John Horn, King & Spalding, Atlanta John Horn, King & Spalding, Atlanta (Photo: John Disney/ALM)

John Horn, the former U.S. attorney for the Northern District of Georgia, has returned to King & Spalding as a partner in the special matters practice, as the firm calls its white-collar group.

Horn became the U.S. attorney in Atlanta in 2015, when his former boss, Sally Yates, became the deputy U.S. attorney for the Obama administration. He was succeeded last October by BJay Pak, the Trump administration appointee.

After a few months’ hiatus to catch up with his three teenage kids, Horn, 49, said he rejoined King & Spalding on Monday for “the opportunities and the people.”

“They have a world-class white-collar platform, and Phyllis Sumner [the firm’s chief privacy officer] has created this fantastic cyber and data-privacy practice,” Horn said. “That, combined with being able to practice with many friends, I think will make the day-to-day practice truly enjoyable.”

Horn is the fifth federal prosecutor that King & Spalding has recruited for its special matters practice in the past year. The group, with more than 100 lawyers firmwide, is one of its marquee practices.

He’s also the fifth former U.S. attorney now at the firm, which last year in Chicago landed Zach Fardon, the ex-U.S. attorney for the Northern District of Illinois. The other three are: Paul Murphy and Jim Vines in Atlanta and John Richter in Washington.

King & Spalding has also lost several lawyers to the Trump administration, most notably the former head of its white-collar practice, Chris Wray, who joined the Justice Department as FBI director in August, then in January tapped another King & Spalding special matters partner, Zachary Harmon, as his chief of staff.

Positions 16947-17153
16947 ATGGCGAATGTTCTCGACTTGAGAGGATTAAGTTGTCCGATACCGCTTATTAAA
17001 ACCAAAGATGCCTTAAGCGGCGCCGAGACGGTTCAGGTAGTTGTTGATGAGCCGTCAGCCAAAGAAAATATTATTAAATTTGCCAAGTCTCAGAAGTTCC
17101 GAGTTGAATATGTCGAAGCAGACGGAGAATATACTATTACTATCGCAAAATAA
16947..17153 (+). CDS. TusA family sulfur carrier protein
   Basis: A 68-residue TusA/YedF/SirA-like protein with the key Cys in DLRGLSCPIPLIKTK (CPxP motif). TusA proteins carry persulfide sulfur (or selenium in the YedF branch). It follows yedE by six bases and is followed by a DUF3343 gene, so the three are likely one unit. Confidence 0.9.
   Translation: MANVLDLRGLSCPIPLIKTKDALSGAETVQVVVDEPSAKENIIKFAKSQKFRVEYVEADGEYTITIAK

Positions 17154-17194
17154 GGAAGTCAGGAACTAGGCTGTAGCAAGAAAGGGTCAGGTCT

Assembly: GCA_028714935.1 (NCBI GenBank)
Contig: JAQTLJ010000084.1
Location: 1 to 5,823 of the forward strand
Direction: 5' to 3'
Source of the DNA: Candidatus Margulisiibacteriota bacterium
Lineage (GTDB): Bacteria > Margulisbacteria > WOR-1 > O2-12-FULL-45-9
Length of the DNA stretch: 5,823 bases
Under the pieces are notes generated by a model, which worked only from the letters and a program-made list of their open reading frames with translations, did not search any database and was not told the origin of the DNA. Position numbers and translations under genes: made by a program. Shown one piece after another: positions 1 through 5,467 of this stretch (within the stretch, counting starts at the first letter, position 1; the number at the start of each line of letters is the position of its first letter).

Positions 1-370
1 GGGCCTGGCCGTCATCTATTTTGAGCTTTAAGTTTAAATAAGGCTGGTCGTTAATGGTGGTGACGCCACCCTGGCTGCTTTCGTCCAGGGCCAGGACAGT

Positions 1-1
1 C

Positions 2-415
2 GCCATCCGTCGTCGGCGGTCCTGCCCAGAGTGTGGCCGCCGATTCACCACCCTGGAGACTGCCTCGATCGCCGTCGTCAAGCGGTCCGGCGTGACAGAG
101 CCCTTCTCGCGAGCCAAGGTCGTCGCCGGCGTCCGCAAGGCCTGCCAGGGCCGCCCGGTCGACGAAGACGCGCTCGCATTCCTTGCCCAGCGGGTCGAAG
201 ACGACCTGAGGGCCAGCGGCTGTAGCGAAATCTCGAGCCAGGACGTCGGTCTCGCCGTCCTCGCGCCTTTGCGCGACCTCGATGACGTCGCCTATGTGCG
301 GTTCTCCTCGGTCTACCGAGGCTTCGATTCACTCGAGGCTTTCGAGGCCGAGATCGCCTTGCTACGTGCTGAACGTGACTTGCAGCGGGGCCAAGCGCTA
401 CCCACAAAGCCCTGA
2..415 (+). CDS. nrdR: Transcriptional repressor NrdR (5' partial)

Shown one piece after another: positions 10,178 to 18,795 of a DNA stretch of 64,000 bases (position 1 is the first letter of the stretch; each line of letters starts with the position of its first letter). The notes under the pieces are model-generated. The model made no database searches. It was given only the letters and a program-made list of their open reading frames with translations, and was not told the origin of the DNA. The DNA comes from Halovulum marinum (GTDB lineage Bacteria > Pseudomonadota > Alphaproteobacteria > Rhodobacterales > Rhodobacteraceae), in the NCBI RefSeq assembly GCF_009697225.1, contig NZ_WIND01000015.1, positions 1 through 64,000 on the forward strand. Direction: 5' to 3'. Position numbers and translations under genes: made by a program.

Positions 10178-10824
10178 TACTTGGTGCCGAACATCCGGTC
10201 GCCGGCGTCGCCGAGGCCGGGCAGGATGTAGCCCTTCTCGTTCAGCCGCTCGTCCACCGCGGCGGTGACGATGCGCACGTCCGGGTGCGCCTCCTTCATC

The head of King & Spalding’s special matters and government investigations practice, Wick Sollers in Washington, in a statement called Horn a “superb lawyer and leader who is naturally collaborative.”

“John’s prosecutorial experience and understanding of the process will provide our clients invaluable insights when enforcement agencies come calling,” Sollers added.

Horn spent 15 years at the U.S. Attorney’s Office, joining from King & Spalding’s special matters practice in 2002. He became deputy chief of the Narcotics & Organized Crime Drug Enforcement Task Force, then Appellate Division chief and first assistant U.S. attorney under Yates. As U.S. attorney, Horn started the first cybercrime and civil rights enforcement units for the Northern District of Georgia.

Horn acknowledged it’s a big change to go from prosecution to defense, but said, “a lot of it is relational in terms of the relationships, trust and credibility that you develop in either setting. I feel like that credibility will translate on both sides.”

During his tenure, Horn prosecuted some high-profile cases against international drug cartels, including the 2016 conviction of a Mexican cartel leader, Edgar Valdez-Villareal, aka La Barbie, of the Beltran-Leyva cartel for cocaine trafficking and money-laundering. “It was notable because we got so high up in the leadership of the cartel, dismantling its leadership and hierarchy,” Horn said.

Horn also led the largest of the DOJ’s Drug Market Intervention initiatives to dismantle a decades-old heroin and crack marketplace operating in Atlanta’s English Avenue community.

“One of the things I’m most proud of about my tenure at the U.S. Attorney’s Office was our community engagement,” he said, “whether increasing our visibility with companies that were experiencing a disturbing increase in cybersecurity activity or holding mock trial programs for kids so they could see they had a positive future.”

At King & Spalding, Horn said, he intends to stay involved in the community revitalization happening on the Westside. “I plan to keep working with a lot of my prior partners, including the Atlanta Police Department and the Urban League of Atlanta, to further my engagement for safer and healthier communities,” he said.